Hidden Springs is a large, sprawling suburb of a campground: it’s very spread out and offers lots of privacy, but it’s not centrally located so you have to drive to visit the redwood groves.
The campground, which dates to the 1950s, is mainly intended for tent camping; you’re supposed to drive up to your site and pitch a tent next to your car. RVs of up to 33 feet and trailers up to 24 feet are allowed (there are designated RV sites for them with slightly longer pullouts), but there aren’t any hookups.
There aren’t any any big redwoods here; it’s all unexceptional second-growth redwood uplands, with small redwoods mixed with tanoak and other small trees. Most areas are brightly lit due to the small size of the trees and the low density of redwoods. Dense huckleberry shrubs do a great job screening the sites from each other, making this the most private campground in Humboldt Redwoods.
The campground is clean and well-maintained, with newer bathrooms and pay showers. Bring lots of quarters as 4 quarters get you only 2 minutes. Every site has a picnic table, food locker, and fire ring. The campground is very strict that all food be kept in the locker at all times unless you’re actually eating; this is mainly to discourage birds from stealing food.
Only the northern half of the campground can be reserved. The entire southern half (sites 87^–141) is first-come, first served for stays of up to 5 days. In addition there are a lot of ADA sites which can only be reserved by those with handicapped license plates or placards. Any unreserved ADA sites are available first-come, first-serve.
The campground is usually pretty quiet and feels much less busy than Humboldt Redwoods’ other drive-in campgrounds. During the day there’s some traffic noise from the Avenue of the Giants throughout the campground, but at night there aren’t a lot of cars on the Avenue. The sites further from the Avenue, especially 56-76, get noticably less traffic noise. Sites 129–141 get the distant whoosh of traffic from Highway 101.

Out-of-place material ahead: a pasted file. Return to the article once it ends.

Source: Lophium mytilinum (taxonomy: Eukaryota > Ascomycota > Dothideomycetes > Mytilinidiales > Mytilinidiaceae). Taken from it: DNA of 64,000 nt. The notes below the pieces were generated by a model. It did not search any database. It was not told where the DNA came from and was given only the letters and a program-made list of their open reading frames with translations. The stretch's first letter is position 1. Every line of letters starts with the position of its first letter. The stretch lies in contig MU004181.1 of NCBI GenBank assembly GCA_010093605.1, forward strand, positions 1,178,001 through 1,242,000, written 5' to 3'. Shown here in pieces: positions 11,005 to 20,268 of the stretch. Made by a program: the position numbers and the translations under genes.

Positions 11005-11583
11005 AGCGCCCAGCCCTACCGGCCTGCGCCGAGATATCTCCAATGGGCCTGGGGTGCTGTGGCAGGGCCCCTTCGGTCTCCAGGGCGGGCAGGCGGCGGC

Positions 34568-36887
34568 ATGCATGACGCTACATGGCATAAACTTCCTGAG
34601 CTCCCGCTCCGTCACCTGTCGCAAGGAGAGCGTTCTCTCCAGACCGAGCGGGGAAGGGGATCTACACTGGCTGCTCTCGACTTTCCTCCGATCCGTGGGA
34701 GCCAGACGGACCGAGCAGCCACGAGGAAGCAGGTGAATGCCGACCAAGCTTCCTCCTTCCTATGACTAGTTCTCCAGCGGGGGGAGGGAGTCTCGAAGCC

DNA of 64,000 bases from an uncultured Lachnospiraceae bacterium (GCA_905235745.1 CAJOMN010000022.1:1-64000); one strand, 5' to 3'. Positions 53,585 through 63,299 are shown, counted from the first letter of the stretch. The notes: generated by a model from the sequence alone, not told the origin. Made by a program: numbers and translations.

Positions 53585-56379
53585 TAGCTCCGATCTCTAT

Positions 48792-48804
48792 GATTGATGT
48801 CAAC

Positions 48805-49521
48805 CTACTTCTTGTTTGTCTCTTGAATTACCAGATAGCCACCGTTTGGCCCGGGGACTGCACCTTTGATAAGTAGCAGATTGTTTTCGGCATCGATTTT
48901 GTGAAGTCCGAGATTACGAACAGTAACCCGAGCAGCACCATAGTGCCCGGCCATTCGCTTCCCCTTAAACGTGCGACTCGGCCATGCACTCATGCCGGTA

There are sometimes mosquitoes, but thanks to the drier upland environment they aren’t especially bad for a redwood campground.
The campfire center, which is in an attractive second-growth redwood grove, has ranger talks every night during the summer.
Two trails leave from the campground. The Hidden Springs Beach Trail briefly passes through a strip of pretty impressive redwoods to reach a swimming area on the Eel River. The Williams Grove Trail runs through second-growth redwoods for 3 miles to reach the old-growth Williams Grove. You’re much better off just driving to a redwood grove, so that you can spend more time in the old growth.
Hidden Springs is only open in summer, from May through Labor Day.
Sites 56–78 are all pretty good, but of these I like site 66 the best since it’s the most quiet and isolated. The scenery might be kind of mundane, but I like the feeling of being tucked into the woods. Site 67 is even more isolated but doesn’t have a lot of level ground.
Sites 31 and 33 are also tucked into the woods at the end of level 10-yard trails. Site 31 has more space while site 33 has more light. The only problem is that the two sites are right next to each other.
Site 152 is in a redwood-filled gully. It’s less expansive than site 136, but I like the redwoods. It’s kind of far from the showers though.
Site 115 is on a hillside; you have to climb up a short (5 yards) but steep access trail to reach it. There are actually quite a few of these elevated sites, but site 115 is the highest. It kind of feels like being in a treehouse. There’s lots of privacy.
Site 136 has the best scenery, since it’s in the deep shade of dense second-growth redwoods. The redwood grove is very open and the site has lots of space. There’s some traffic noise from Highway 101.
© 2019 David Baselt